Here is a list of essential nutrients and the amount required daily by expectant mothers of twins, compiled from tables in Having Twins (by Elizabeth Noble) and Make Room For Twins (by Terry Alexander), which also list food sources and sample menus. In keeping with our "better higher than lower" philosophy, we have chosen the higher figures where the two books did not agree. Even so, there are several cases, most notably Vitamin B and C, where many researchers would feel that these values are still too low.

 Calories 4,000

 Protein 145 grams

 Vitamin A 5-8,000 IU

 Vitamin C 100mg (milligrams)

 Vitamin D 600 IU

 Vitamin E 12 mg

 Thiamin (B-1) 2 mg

 Riboflavin (B-2) 2 mg

 Niacin (B-3) 20 mg

 Pyridoxine (B-6) 3.2 mg

 Folic Acid 1.25 mg

 Vitamin B-12 5 mcg (micrograms)

 Calcium 1600 mg

 Iron 100 mg

 Magnesium 600 mg

 Phosphorus 1600 mg

 Potassium 3250 mg

 Iodine 150 mcg

 Zinc 25 mg

Ms. Noble points out that "only a few of these nutrients tend to be lacking in the average diet of a pregnant woman and require special attention. These are protein, calories, iron, calcium, vitamin B-12 for vegetarians and pyridoxine (vitamin B-6)." There are also other B vitamins and trace minerals not included above for which minimum requirements have not yet been determined for pregnant women. However, if you eat a variety of fresh, minimally processed foods, you'll get these other nutrients, too. Sodium (salt) is also an essential nutrient in pregnancy and, unless you have a pre-existing kidney or heart condition, you do not need to eliminate salt from your diet, despite its relationship to high blood pressure when over-used.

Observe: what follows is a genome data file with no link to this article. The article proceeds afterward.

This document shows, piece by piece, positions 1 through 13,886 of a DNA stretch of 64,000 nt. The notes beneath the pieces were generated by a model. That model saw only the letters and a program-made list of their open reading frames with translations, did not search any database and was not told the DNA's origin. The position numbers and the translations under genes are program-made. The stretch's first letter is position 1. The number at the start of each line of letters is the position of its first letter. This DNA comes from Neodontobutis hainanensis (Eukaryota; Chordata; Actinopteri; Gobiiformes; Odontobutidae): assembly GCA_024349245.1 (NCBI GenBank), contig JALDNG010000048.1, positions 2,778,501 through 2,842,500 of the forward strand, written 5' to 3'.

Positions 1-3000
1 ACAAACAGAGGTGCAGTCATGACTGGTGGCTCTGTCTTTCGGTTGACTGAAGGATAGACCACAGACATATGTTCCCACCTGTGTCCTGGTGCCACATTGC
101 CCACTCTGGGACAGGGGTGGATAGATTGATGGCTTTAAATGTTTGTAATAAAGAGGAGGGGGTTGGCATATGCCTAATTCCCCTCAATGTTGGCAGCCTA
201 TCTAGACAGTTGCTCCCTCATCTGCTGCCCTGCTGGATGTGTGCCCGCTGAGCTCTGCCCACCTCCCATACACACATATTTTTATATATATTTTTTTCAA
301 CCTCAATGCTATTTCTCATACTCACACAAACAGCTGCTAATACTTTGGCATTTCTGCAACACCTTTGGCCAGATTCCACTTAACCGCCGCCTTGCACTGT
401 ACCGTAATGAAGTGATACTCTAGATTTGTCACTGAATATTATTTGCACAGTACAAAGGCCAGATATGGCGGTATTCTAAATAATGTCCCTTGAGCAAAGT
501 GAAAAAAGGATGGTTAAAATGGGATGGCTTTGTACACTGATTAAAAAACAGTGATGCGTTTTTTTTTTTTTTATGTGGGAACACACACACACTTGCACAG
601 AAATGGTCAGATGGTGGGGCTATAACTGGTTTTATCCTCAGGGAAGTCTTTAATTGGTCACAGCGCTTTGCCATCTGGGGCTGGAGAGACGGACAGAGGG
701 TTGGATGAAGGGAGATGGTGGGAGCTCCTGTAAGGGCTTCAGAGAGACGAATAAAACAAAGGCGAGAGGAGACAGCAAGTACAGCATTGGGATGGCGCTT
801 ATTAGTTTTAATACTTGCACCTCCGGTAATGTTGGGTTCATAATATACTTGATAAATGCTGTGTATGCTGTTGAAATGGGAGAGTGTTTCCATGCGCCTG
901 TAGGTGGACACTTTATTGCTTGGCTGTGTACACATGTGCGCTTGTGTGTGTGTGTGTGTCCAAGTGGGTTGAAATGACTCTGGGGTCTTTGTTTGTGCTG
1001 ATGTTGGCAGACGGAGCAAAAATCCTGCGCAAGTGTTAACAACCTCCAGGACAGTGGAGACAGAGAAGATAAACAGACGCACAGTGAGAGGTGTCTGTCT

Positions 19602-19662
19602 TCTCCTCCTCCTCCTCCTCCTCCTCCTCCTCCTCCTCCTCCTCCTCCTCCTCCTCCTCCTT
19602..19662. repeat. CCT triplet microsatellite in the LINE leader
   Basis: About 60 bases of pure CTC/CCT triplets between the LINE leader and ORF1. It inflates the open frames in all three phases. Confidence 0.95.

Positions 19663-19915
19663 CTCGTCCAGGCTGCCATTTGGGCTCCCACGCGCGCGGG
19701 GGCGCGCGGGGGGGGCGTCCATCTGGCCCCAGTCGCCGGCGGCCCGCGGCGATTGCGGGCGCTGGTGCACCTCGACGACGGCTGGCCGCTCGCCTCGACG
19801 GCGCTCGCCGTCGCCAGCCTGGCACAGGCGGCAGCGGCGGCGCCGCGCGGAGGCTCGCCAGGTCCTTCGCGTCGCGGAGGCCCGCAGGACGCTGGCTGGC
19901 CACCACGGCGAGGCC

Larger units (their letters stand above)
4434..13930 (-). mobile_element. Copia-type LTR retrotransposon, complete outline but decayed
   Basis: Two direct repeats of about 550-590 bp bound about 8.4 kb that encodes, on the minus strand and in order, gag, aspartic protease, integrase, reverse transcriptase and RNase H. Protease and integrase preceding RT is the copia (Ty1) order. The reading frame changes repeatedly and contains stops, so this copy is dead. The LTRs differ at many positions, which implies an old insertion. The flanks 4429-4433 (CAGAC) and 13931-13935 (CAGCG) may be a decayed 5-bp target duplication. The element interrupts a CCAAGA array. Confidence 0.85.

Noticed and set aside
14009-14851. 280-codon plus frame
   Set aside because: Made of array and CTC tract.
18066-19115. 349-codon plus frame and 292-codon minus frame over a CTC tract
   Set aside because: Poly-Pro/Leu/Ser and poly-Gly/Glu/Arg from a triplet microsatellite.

Gail Sforza Brewer, M.A., author of What Every Pregnant Woman Should Know - The Truth about Diet and Drugs in Pregnancy and Tom Brewer, M.D., have developed "The No-Risk Diet for Expectant Mothers of Twins." This diet is also in Having Twins. The suggested quantities of food are tremendous and many women pregnant with multiples have trouble getting it all down due to nausea and pressure on stomach and intestines from an expanding uterus. Try five or six small meals a day, rather than three larger ones.